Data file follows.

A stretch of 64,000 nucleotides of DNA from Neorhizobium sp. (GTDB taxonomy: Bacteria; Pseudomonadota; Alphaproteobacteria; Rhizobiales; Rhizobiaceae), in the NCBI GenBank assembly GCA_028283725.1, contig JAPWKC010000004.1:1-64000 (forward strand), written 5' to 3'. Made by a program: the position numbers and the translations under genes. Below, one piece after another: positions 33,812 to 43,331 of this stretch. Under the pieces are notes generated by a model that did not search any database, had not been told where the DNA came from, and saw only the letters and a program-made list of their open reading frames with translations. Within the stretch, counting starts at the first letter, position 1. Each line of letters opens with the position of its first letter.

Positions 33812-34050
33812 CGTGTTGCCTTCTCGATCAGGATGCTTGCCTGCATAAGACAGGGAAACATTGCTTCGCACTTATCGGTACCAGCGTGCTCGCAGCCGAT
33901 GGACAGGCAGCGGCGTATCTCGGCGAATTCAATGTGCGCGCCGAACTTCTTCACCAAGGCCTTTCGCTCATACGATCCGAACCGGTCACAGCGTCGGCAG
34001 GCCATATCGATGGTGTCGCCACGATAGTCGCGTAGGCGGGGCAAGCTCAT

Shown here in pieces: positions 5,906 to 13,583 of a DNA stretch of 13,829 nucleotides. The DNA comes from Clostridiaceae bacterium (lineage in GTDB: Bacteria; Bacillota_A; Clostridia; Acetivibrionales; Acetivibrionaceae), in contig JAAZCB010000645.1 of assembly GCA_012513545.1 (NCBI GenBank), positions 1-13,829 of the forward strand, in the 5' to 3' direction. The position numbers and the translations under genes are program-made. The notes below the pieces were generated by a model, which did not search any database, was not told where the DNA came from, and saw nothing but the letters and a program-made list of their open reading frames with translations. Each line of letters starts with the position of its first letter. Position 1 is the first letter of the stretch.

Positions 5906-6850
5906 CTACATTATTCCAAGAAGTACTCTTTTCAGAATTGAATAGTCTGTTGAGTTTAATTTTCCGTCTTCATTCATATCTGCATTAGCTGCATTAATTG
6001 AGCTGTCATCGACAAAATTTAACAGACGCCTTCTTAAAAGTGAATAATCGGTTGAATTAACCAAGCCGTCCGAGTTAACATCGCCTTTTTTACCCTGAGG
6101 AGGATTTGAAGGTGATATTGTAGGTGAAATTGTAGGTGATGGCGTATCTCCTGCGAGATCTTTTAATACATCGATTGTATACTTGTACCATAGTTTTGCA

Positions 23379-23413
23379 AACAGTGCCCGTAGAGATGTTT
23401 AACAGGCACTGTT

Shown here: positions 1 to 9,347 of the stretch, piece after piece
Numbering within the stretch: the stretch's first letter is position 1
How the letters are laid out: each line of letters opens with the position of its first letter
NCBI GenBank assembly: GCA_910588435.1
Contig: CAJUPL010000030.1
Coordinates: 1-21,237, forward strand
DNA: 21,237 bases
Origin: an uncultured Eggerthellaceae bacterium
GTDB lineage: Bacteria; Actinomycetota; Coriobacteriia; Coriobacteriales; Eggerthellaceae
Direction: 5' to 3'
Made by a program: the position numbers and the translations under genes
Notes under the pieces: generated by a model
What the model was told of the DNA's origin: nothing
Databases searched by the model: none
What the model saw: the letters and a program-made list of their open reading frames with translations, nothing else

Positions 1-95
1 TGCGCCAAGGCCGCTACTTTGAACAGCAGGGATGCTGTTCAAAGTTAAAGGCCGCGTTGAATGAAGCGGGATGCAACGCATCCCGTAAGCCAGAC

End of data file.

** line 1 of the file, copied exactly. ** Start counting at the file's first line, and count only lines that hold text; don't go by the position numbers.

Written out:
A stretch of 64,000 nucleotides of DNA from Neorhizobium sp. (GTDB taxonomy: Bacteria; Pseudomonadota; Alphaproteobacteria; Rhizobiales; Rhizobiaceae), in the NCBI GenBank assembly GCA_028283725.1, contig JAPWKC010000004.1:1-64000 (forward strand), written 5' to 3'. Made by a program: the position numbers and the translations under genes. Below, one piece after another: positions 33,812 to 43,331 of this stretch. Under the pieces are notes generated by a model that did not search any database, had not been told where the DNA came from, and saw only the letters and a program-made list of their open reading frames with translations. Within the stretch, counting starts at the first letter, position 1. Each line of letters opens with the position of its first letter.